Conclusions

Hepatic sarcoidosis is a rare granulomatous disease of unknown etiology. Seventy percent of patients have epithelioid non-caseating granulomas on liver biopsy; around 30% of patients have hepatomegaly or transaminitis. Hepatic sarcoidosis is mainly asymptomatic and requires no treatment. Pain in the right upper quadrant of the abdomen, fatigue, pruritus, and jaundice are the most commonly associated symptoms. For symptomatic patients, prednisone and ursodeoxycholic acid may be considered. Those patients who do not respond to steroids and ursodeoxycholic acid may require other immunosuppressive agents. Portal hypertension and cirrhosis are possible complications from long-standing hepatic sarcoidosis.


References

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  2. Tadros M, Forouhar F, Wu GY: Hepatic sarcoidosis. J Clin Transl Hepatol. 2013, 1:87-93. 10.14218/JCTH.2013.00016
  3. Culver DA: Diagnosing sarcoidosis. Curr Opin Pulm Med. 2015, 21:499-509. 10.1097/MCP.0000000000000201
  4. Nguyen V, Ngo HN, Awad HH: Spontaneous resolution of symptomatic hepatic sarcoidosis. Case Rep Gastrointest Med. 2018, 2018:1. 10.1155/2018/8603896
  5. Iannuzzi MC, Rybicki BA, Teirstein AS: Sarcoidosis. N Engl J Med. 2007, 357:2153-2165. 10.1056/NEJMra071714
  6. Coash M, Forouhar F, Wu CH, Wu GY: Granulomatous liver diseases: a review. J Formos Med Assoc. 2012, 111:3-13. 10.1016/j.jfma.2011.11.023
  7. Ufuk F, Herek D: CT of hepatic sarcoidosis: small nodular lesions simulating metastatic disease. Pol J Radiol. 2015, 80:945-954. 10.12659/PJR.893330
  8. Malhotra A, Naniwadekar A, Sood G: Hepatobiliary and pancreatic: cirrhosis secondary to hepatic sarcoidosis. J Gastroenterol Hepatol. 2008, 23:1942. 10.1111/j.1440-1746.2008.05707.x
  9. Rose AS, Tielker MA, Knox KS: Hepatic, ocular, and cutaneous sarcoidosis. Clin Chest Med. 2008, 29:509-524. 10.1016/j.ccm.2008.03.008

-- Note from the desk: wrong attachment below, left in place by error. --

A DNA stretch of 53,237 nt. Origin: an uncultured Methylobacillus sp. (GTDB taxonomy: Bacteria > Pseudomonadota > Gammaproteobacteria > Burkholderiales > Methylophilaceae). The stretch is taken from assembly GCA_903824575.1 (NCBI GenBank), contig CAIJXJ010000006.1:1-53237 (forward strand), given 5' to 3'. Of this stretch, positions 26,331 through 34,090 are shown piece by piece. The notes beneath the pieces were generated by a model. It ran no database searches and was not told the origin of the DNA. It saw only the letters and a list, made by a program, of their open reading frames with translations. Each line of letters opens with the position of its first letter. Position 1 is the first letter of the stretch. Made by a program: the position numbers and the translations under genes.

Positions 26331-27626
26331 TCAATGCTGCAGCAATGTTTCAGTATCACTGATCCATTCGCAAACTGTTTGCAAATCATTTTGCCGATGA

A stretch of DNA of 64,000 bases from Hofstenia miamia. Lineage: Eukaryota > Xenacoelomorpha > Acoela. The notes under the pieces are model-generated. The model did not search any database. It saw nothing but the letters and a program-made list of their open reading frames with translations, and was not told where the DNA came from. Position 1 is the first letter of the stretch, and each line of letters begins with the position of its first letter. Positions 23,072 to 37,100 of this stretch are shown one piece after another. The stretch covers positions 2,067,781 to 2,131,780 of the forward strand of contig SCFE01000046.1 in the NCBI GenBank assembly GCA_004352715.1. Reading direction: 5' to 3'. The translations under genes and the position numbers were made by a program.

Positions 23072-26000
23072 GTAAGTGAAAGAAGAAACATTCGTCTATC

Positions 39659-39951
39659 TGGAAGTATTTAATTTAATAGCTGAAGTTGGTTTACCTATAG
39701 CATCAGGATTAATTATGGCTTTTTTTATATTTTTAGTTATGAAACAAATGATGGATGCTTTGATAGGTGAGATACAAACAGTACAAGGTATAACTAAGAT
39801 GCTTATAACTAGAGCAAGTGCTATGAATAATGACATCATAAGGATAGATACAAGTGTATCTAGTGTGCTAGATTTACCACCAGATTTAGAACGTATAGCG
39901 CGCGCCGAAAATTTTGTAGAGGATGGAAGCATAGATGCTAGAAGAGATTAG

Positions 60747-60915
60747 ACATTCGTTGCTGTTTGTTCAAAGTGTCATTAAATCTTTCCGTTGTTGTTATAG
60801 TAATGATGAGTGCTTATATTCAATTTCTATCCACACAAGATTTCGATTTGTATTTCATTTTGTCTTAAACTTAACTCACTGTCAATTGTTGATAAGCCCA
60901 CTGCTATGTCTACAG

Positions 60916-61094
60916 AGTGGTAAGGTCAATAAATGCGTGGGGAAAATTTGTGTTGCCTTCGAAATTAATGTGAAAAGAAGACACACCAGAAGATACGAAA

Case report
peer-reviewed

A Rare Case of Necrotizing Sarcoid Granulomatosis Involving Liver


Author Information

Haisam Abid Corresponding Author

Internal Medicine, Bassett Medical Center, Cooperstown, USA

Nadir Siddiqui

Internal Medicine, Bassett Medical Center, Cooperstown, USA


Ethics Statement and Conflict of Interest Disclosures

Human subjects: Consent was obtained by all participants in this study. Conflicts of interest: In compliance with the ICMJE uniform disclosure form, all authors declare the following: Payment/services info: All authors have declared that no financial support was received from any organization for the submitted work. Financial relationships: All authors have declared that they have no financial relationships at present or within the previous three years with any organizations that might have an interest in the submitted work. Other relationships: All authors have declared that there are no other relationships or activities that could appear to have influenced the submitted work.


Case report
peer-reviewed

A Rare Case of Necrotizing Sarcoid Granulomatosis Involving Liver